Grant’s research notes that we often use all of these styles but we tend to lean towards one more than others. And guess what? Research shows that Givers are at BOTH the top and bottom of traditional success metrics. Some natural self-sacrificing Givers learn to be more effective than others. They rise to the very top of the success ladder (by the broadest of definitions). Unfortunately natural givers, who do not know how to protect themselves, can be taken advantage of and end up on the bottom of the same success ladder.

Character Moves:

  1. Instead of working to get successful AND THEN giving yourself to others, how about giving yourself as THE route to achieving success.
  2. Read Grant’s “Give and Take” to get the necessary insights of self-awareness to help most effectively apply your propensity to GIVE. (You can be a sincere Giver without being a doormat). Or learn more about the consequences if you tend to be a Taker or Matcher.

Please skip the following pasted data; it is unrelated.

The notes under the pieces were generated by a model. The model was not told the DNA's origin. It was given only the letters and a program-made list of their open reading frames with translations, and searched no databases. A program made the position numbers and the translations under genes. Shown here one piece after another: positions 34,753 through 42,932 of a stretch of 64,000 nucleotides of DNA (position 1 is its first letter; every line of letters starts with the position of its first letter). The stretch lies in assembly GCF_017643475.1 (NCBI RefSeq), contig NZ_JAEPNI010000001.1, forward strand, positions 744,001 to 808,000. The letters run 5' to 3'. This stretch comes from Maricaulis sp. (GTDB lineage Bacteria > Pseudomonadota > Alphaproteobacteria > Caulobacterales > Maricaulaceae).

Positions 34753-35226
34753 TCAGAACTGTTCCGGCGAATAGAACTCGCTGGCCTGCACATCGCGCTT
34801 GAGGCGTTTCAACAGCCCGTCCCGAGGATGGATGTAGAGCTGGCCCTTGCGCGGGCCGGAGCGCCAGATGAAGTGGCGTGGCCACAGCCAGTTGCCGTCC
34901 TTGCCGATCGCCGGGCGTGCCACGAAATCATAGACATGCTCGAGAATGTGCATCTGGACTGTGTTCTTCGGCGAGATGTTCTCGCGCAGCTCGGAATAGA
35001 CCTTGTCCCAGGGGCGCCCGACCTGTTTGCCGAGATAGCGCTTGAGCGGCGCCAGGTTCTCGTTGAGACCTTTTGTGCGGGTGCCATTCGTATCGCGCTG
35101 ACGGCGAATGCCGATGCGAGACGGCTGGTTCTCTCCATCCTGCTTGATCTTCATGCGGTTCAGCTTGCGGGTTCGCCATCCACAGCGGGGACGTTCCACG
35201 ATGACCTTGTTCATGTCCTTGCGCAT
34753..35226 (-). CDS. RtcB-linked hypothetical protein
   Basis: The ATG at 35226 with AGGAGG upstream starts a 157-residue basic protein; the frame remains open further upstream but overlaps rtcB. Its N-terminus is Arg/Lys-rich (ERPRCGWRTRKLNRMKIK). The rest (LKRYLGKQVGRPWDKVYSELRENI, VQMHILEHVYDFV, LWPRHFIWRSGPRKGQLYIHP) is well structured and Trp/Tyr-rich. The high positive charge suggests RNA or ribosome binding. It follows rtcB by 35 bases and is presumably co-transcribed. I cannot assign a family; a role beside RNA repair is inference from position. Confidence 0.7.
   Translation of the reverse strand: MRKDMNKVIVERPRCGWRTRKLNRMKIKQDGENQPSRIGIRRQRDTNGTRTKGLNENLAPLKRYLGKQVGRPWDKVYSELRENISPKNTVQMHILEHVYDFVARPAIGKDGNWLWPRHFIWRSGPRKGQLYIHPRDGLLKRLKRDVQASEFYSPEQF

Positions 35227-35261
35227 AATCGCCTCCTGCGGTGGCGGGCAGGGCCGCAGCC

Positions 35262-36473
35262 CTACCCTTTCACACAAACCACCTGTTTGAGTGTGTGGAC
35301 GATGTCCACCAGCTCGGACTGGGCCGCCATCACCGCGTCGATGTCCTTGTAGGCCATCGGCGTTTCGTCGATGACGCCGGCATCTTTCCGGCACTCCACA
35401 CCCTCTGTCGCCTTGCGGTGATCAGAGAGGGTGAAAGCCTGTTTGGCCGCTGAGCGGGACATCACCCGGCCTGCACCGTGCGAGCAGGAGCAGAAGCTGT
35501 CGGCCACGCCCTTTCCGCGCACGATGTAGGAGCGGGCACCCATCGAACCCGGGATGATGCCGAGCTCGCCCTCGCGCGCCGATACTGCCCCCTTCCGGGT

3. As you approach relationships at work (and in your personal life) consciously look at the empty chair you are getting ready to occupy. Decide who is going to be sitting there. Is it you, the Giver? Or do you choose the Matcher or Taker route? I hope the Giver is there most of the time.

Successful Givers in the Triangle,

Lorne

P.S. I receive no financial benefit from the sales of “Give and Take” :). I just think it is excellent work.

 

You and the Creative Economy

Accountability Contribution Transformation